Public policy is likely to shift in ways that will impact investment returns, more so than in many years. The great challenge in writing on such topics is to be non-partisan. Following the most divisive election in living memory, strength of feeling on both sides has not obviously weakened. Considering the investment impact of, or even support for, Trump Administration policy moves doesn’t imply endorsement of the candidate. We are just trying to allocate capital thoughtfully.
To pick one current example, on the first business day following his Inauguration Trump formally withdrew the U.S. from the Trans-Pacific Partnership (TPP). Obama had long pushed for the TPP as a way to bind the countries of Asia more closely together through trade and therefore shared prosperity. The European Union was originally conceived as the European Coal and Steel Community to end the string of three successive military defeats France had suffered against Germany by increasing trade links, making conflict prohibitively costly.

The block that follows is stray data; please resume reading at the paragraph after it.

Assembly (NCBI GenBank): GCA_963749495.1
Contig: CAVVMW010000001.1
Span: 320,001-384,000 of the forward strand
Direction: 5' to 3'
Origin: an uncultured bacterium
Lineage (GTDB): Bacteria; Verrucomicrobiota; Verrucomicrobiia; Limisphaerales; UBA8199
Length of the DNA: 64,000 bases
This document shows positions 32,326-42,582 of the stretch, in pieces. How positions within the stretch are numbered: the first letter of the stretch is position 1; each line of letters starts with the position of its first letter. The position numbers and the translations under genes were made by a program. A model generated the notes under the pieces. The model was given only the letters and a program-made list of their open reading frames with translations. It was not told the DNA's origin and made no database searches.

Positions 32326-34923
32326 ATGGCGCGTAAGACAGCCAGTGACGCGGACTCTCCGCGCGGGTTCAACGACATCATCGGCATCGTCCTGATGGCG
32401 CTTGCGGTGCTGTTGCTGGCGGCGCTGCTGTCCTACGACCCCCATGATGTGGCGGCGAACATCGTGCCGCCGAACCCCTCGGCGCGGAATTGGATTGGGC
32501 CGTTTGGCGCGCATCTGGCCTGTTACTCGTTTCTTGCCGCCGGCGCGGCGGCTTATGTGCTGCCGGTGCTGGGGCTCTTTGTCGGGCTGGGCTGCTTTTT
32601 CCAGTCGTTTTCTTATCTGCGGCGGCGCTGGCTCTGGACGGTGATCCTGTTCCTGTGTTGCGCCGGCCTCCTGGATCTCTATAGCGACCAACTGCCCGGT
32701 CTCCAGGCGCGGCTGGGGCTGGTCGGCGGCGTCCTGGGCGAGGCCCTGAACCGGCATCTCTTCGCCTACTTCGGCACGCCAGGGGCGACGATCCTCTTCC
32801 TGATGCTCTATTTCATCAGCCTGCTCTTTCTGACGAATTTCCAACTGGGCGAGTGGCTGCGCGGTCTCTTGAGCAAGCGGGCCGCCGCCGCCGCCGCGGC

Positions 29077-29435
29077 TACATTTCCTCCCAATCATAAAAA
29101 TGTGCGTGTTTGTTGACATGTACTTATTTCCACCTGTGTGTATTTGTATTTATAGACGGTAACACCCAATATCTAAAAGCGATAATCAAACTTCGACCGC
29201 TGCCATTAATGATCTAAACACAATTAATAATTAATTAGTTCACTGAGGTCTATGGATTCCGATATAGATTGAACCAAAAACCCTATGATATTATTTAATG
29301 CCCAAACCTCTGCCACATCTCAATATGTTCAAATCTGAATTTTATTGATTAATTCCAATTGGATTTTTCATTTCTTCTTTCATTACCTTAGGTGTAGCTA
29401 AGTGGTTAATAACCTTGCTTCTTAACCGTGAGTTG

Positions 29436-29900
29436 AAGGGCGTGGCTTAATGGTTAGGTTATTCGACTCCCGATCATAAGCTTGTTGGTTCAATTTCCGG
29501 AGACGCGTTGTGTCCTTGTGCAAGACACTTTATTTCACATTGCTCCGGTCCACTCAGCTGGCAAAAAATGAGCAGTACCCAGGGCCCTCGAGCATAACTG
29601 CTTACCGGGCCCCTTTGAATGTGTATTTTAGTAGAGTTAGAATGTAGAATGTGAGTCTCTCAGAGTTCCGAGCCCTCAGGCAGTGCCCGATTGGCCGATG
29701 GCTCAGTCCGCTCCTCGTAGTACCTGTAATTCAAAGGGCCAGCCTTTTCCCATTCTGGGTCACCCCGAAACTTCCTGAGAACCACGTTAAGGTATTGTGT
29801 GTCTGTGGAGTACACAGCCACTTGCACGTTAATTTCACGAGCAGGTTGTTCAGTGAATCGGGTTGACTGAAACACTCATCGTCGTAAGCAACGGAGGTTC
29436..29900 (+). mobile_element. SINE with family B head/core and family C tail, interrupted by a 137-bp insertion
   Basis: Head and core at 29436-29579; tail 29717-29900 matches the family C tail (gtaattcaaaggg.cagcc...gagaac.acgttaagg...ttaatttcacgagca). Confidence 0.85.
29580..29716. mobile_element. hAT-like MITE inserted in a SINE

Trump’s assessment of the TPP was that the U.S. should negotiate bilateral trade agreements with other TPP countries. It may not appear quite so visionary, but there’s a certain industrial logic to a series of one-off deals. They’re simpler to negotiate, and the U.S. must enjoy a stronger position in any one-on-one discussion than as the largest in a room of twelve.
More broadly, if you’re looking for reasons to worry about the future there is plenty of material. Trump’s negotiating style rests on making demands that invite failure before agreement; how else to ensure the best terms have been achieved? Uncertainty is fuelled by the absence of prior government experience and unpredictability. These are positives or negatives depending on how you voted. Holding extra cash as protection against a negative surprise is understandable; it’s a comfortable, highly defensible posture and if worst fears aren’t realized the subsequent deployment of a lot of this cash will likely push stocks higher.